Most of your oxygen and carbon dioxide exchange happens in the lower part of your lungs. Think of it in thirds, rather than breathe in three thirds and let go of one, breathe in one third and breathe out three. You’ll notice as you let more and more go the increased internal pressure will allow the air to almost fall back into your lungs every time you turn your head to breathe in, without you needing to over inflate and force it in. Try it and see how much more relaxed you are swimming continuously.
5 Believing you’re not ‘strong’ enough to swim in the arms and back muscles
Once you can feel the water well with a good catch technique, get a good body position and can sustain a good level of effort in the water then you’re onto a winner. Have you seen the size of elite triathletes? Swimming freestyle over a long distance at a good pace is about finesse not power.
It doesn’t matter what you can bench press if your legs are dragging along the floor and you blow up after 50m. Muscling it might come more naturally, but scrap the gym and use your precious training time more effectively by just getting in the water and swimming more often. If you are the typical Arnie Swim Type, try and control your natural inclination to muscle it in the water. Stretch more, switch on your feeling and try to work with the water not against it. This really is the only way and will help you stop seeing the water as the enemy!
6 Obsessing over technique: Learning skills slowly and not doing hard enough training sets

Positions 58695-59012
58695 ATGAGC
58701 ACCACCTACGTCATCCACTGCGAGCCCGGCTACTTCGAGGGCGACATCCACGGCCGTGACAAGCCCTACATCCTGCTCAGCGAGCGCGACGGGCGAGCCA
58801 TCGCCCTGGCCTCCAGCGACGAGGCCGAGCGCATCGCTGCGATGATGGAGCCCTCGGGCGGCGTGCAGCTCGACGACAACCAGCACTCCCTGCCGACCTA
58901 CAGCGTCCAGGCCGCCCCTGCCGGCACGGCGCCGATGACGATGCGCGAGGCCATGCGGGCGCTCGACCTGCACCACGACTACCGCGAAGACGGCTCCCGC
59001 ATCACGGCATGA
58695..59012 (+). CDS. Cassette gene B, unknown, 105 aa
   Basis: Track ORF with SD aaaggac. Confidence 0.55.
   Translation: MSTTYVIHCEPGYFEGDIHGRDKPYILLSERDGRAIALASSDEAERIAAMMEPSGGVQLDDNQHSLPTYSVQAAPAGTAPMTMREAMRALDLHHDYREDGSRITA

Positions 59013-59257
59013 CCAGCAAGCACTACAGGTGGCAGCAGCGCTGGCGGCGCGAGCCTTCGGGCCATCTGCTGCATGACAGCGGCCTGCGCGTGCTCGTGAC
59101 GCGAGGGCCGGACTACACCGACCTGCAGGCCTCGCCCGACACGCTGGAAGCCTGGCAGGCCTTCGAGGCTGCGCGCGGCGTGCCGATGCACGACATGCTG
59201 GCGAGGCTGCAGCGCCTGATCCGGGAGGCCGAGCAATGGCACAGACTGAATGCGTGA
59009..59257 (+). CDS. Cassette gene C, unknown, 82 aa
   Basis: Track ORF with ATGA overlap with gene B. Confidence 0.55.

Technique is only one part of the triad in improving your swimming (the others being training and open water skills). It’s very important to make sure your technique is efficient, but are your training methods? Some swimmers actively try and slow the skill down in an effort to improve their learning. You’d never run in slow-mo to learn proper form would you?
Technique training is generally swum in your lower aerobic zone, or an effort level of 3-4 out of 10. You don’t race at this intensity, so once you’ve got the hang of the drills up the ante and put some more effort into it. We’re not looking for steam to come out your ears, but get that heart rate elevated to stop denying yourself an opportunity to boost the training effect of this session.
7 Swimming short sets with long rests, neglecting aerobic and threshold work
Other triathletes get hung up on speed. A set of 10 x 100 with 30 seconds rest is very good at making you swim 100m fast, but not so good at helping you improve on your 750, 1500, 1900 or 3800 PB. The fastest guy out the water is not the one with the fastest sprint speed; it’s the one with the highest AVERAGE speed which they can sustain. You wouldn’t just do 400m track laps to get good at a 10k would you? Be realistic, is your training matching your event?
How do I train smarter?
It’s important to get the balance right. If you train three times a week in the pool stick to just one technique focussed session a week. Use your second and third sessions a week for threshold and endurance work, not speed.